Wasp

Once there was a young wombat named Benson, who lived in a nice wombat hole with his mother and his two aunts, Lillibet and Moss.

One afternoon Benson was playing outside. He dug a hole in the ground in the shape of a boat and he made a flag out of a stick and a hanky, and he got an old piece of wood he could use for a ship’s wheel, then he stood in the middle of the boat, shouting “Land ho!” and “Batten down the hatches!”

He was just thinking that he needed some oars, when an insect flew up and stung him on the nose.

“Ow!” he said. The insect darted away. Benson’s nose started to hurt.

“Oww!” he said. His nose really hurt. “Oww!”

The hurt was getting worse and worse. “OWW!” he said. It was so bad he started to cry. He ran inside crying and yelling, “Owww, owww!”

His mother stopped folding the washing and said, “What’s the matter?”

“Owww! Owww! Something stung me!” he cried.

His mother took a look at his nose, and then she went straight to the medicine cupboard. She got out a small tube of white ointment and squeezed some onto Benson’s nose.

“It will be all right in a minute,” she said. “Try to take some deep breaths.”

Benson didn’t want to take deep breaths. His nose really really really hurt. It hurt so much it made his whole face hurt. His whole head hurt.

He tried really hard, and took one deep breath and stopped crying. The pain in his nose was getting less and less. In a minute or so, it started to feel better.

“Is it feeling better?” his mother asked.

Benson nodded. It still hurt, but not so much now.

“I’ll make you some warm milk and we’ll sit quietly and I’ll read to you for a while” his mother said.

They sat quietly and after a while his nose didn’t hurt much at all, except when he felt it to see if it still hurt.

“It was probably a wasp,” his mother said. “There might be a nest somewhere in the yard. I’ll have a look tomorrow.”

The next morning, Benson thought about going outside to play, then he thought about wasps and he decided not to. He shut the front door firmly so no wasps could get inside.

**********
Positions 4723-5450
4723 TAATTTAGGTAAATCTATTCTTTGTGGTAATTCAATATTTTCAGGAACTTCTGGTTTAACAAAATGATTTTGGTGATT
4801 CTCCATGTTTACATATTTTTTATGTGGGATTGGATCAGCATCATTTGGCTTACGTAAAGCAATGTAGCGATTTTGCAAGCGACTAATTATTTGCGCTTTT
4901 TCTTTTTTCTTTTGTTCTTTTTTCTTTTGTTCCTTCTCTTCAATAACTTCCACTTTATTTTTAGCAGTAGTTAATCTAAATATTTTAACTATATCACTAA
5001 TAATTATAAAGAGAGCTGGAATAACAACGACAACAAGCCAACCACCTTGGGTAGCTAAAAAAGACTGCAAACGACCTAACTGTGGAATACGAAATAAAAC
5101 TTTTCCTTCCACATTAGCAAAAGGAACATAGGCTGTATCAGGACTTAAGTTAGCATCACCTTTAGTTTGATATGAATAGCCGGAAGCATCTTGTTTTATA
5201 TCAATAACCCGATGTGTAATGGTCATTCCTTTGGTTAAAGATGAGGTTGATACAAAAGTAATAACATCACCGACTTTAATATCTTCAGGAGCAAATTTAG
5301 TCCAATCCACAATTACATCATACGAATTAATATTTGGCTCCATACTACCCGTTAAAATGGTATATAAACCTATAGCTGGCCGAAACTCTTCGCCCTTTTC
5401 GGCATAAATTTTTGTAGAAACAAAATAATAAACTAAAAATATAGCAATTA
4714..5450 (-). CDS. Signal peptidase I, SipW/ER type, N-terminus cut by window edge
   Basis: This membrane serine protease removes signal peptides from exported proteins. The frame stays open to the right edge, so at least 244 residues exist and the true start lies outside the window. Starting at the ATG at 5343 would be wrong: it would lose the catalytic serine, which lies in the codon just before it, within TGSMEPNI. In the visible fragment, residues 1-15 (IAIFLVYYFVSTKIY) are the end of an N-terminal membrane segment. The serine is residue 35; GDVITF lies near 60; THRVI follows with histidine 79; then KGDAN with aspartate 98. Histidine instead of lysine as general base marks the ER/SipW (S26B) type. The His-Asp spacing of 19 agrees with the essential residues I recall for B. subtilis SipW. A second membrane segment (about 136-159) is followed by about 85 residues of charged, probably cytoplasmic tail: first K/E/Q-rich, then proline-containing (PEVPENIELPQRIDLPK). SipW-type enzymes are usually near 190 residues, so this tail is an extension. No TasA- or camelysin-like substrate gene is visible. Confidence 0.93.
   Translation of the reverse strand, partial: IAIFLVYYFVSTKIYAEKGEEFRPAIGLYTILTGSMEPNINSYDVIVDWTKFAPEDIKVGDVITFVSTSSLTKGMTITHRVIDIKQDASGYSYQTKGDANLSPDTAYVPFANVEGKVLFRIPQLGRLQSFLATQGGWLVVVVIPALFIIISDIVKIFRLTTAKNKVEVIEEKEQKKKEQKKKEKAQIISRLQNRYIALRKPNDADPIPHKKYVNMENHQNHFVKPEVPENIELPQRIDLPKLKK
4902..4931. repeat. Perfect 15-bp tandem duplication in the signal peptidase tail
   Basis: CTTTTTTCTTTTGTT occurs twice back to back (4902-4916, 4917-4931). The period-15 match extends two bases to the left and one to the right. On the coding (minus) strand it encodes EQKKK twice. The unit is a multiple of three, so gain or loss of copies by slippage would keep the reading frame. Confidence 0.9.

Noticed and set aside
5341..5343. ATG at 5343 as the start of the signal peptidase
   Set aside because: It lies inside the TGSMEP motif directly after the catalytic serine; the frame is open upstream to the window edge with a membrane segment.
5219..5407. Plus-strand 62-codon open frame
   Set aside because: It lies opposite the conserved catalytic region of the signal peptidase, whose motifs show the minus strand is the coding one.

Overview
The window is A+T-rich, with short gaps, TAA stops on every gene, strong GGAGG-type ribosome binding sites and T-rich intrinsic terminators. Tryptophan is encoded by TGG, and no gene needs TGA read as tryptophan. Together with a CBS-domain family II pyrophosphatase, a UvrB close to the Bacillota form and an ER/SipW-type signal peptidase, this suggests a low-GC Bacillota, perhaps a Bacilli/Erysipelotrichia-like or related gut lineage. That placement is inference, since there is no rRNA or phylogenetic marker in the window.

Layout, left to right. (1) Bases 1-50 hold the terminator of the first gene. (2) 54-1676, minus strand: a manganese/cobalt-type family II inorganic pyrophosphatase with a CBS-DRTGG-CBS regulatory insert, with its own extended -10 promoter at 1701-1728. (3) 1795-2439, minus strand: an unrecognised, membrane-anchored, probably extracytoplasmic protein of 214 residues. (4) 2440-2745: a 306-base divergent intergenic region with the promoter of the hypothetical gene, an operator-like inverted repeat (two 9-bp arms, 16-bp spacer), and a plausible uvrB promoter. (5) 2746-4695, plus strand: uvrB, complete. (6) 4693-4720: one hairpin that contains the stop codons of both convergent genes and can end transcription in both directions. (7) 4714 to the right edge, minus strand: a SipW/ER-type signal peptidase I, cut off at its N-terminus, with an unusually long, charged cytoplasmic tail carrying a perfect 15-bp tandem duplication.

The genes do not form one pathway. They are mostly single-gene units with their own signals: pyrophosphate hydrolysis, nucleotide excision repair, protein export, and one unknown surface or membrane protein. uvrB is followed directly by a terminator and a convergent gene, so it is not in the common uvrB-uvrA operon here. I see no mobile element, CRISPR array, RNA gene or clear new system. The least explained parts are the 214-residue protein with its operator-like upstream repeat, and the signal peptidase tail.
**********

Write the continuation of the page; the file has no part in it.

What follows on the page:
Aunt Lillibet came inside from the garden and left the door open. Benson thought about a wasp coming into the house and buzzing around, looking for someone to sting. He ran into his room and shut the door.

He didn’t have to go outside, he thought. He could stay in his room and read a book, or do some drawing, or play his saxophone. There were heaps of things he could do.

Then he started to imagine what would happen if his mother opened the door to see if he was all right and a wasp flew in. He started to feel worried.

The door opened and his mother put her head in. “Are you all right, Benson?” she said.

Benson’s stomach suddenly felt extremely worried. He jumped into the bed and pulled the covers up over his head. “Shut the door!” he said in a muffled way through the blankets.

Benson’s mother came in and shut the door. “Benson,” she said, “you can’t hide under the blankets all day.”

Benson didn’t say anything. He felt safe inside the blankets.

His mother stood there and thought. “All right,” she said. “I’ll have to do something about this.”

She went out and left the door open. Benson started to feel worried again. He peeped out through a tiny gap in the blankets. He could see his mother putting on a long shirt with long sleeves. She put on long pants, and then she put on long socks that came up over the legs of the pants. She put on a balaclava and then she put on long gloves that came up over the long sleeves of the shirt. Then she put on a hat with an insect screen on it.

“That should do it!” she said.

She went into the kitchen and got the insect spray and the broom, and some tongs and an egg flipper and the mop.

Benson peeped over the edge of the blankets. “What are you going to do?” he said.

“I’m going to go outside and deal with the wasps’ nest,” she said.

She picked up all the things, the mop and the broom and the insect spray and everything.

Benson could see that she probably needed a hand to carry everything. He took a deep breath. “Do you need me to help?” he said in a small wobbly voice.

His mother helped him put on long pants and socks and a long-sleeved shirt and his dressing gown over the top in case, and his gumboots and a scarf pulled up over his face, and a pair of washing-up gloves and a hat with an insect net and then they were ready.

They went outside. Benson’s mother found the wasps’ nest underneath the wheelbarrow. She sprayed it a fair bit and then they ran back inside while the wasps flew away.

They waited till the very last wasp had flown away.

Benson’s mother said, “A wasp can give you a very nasty sting.”

“Yes,” said Benson, feeling his nose.

They had some pomegranate and molasses tea, and then Benson went to see what he could use to make some oars with.

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